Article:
Must-know: PotashCorp’s less volatile nitrogen fertilizer business

Market Realist

An investor's guide to PotashCorp's 1Q14 and forward outlook (Part 8 of 11)

(Continued from Part 7)

Nitrogen

During the first quarter, PotashCorp shipped 1.6 million tonnes of nitrogen fertilizers (an increase of 13.1% from last year), primarily driven by strong operating rates across all of the company’s facilities, and a full quarter contribution from the expanded Geismar ammonia plant in Louisiana. In February 2013, the Geismar ammonia plant was restarted.

What differentiates PotashCorp’s nitrogen fertilizer business from other nitrogen fertilizer producers, such as CF Industries Holdings, Inc. (CF), Terra Nitrogen Company, L.P. (TNH), and CVR Partners (UAN), is the company’s Trinidad, South America, plants.

Benchmarked gas price

Prices of natural gas (the primary input used to make nitrogen feritlizers) in Trinidad plants are benchmarked to Tampa (Florida) ammonia prices. While this means PotashCorp’s nitrogen business’s margins will lose out when nitrogen fertilizer prices rise, or natural gas prices in the United States fall, the company’s earnings are less volatile, which merits lower required rate of returns from investors. (If investors wish to reduce volatility in their portfolio, but would still want to have exposure to agriculture business, they can use the Market Vectors Agribusiness ETF (MOO).)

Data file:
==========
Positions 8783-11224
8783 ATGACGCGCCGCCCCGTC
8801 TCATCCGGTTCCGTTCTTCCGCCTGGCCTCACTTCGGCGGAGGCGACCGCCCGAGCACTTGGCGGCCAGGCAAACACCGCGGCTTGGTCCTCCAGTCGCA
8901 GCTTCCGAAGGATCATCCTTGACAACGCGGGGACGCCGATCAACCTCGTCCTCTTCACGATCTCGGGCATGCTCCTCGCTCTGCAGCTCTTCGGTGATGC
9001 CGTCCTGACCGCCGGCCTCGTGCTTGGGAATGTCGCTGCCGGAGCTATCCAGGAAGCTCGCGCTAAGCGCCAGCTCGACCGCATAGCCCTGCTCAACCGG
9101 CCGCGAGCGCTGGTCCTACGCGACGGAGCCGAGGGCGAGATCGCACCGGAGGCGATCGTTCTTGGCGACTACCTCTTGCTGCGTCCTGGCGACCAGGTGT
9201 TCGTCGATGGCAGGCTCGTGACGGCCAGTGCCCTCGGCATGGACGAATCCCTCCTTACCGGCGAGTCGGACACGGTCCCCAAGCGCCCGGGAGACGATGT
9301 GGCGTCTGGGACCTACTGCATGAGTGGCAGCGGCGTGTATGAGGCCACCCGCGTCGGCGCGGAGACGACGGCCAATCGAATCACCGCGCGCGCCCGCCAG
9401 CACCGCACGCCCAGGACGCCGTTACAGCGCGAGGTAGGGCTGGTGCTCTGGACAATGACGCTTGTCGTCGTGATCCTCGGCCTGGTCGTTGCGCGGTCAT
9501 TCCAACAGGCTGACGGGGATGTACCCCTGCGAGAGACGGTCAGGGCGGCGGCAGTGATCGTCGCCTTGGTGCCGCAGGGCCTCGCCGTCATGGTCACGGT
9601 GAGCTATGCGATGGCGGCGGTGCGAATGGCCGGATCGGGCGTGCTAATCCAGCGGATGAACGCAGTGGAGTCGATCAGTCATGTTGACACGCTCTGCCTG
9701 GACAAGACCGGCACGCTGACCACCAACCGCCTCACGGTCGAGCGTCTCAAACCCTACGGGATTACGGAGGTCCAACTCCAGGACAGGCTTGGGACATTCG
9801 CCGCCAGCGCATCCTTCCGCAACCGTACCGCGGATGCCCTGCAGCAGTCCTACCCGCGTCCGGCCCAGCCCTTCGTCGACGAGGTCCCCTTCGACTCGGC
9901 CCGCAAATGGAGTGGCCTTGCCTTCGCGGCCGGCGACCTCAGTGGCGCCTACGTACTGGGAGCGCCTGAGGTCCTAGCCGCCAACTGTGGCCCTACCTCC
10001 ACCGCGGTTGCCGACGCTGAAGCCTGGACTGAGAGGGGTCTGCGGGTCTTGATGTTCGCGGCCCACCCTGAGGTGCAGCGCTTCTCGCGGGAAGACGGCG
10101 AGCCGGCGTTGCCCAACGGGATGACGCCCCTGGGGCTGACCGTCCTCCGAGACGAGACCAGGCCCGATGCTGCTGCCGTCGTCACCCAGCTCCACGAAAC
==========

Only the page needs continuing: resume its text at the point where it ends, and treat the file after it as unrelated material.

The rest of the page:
Industrial end market

Approximately 69% of the company’s sales went toward the industrial market in 2013, which has shown to be less volatile compared to nitrogen fertilizer prices sold in the agriculture market. According to PotashCorp (POT), “ammonia can be used to produce fibers and resins, refrigerator coolands, pulp and paper, and metal products; urea is used to produce resins, dyes, adhesives, NOx removal, and pharmaceuticals; and nitric acid is used to produce fibers, resins, polymers and metal finishing products.”

As the chart above shows, PotashCorp’s ammonia prices fell from close to $700 per metric tonne to $400 per metric tonne since 3Q12. Yet the gross margins have only fallen slightly.

Continue to Part 9

Browse this series on Market Realist:

View Comments (0)

Recommended for You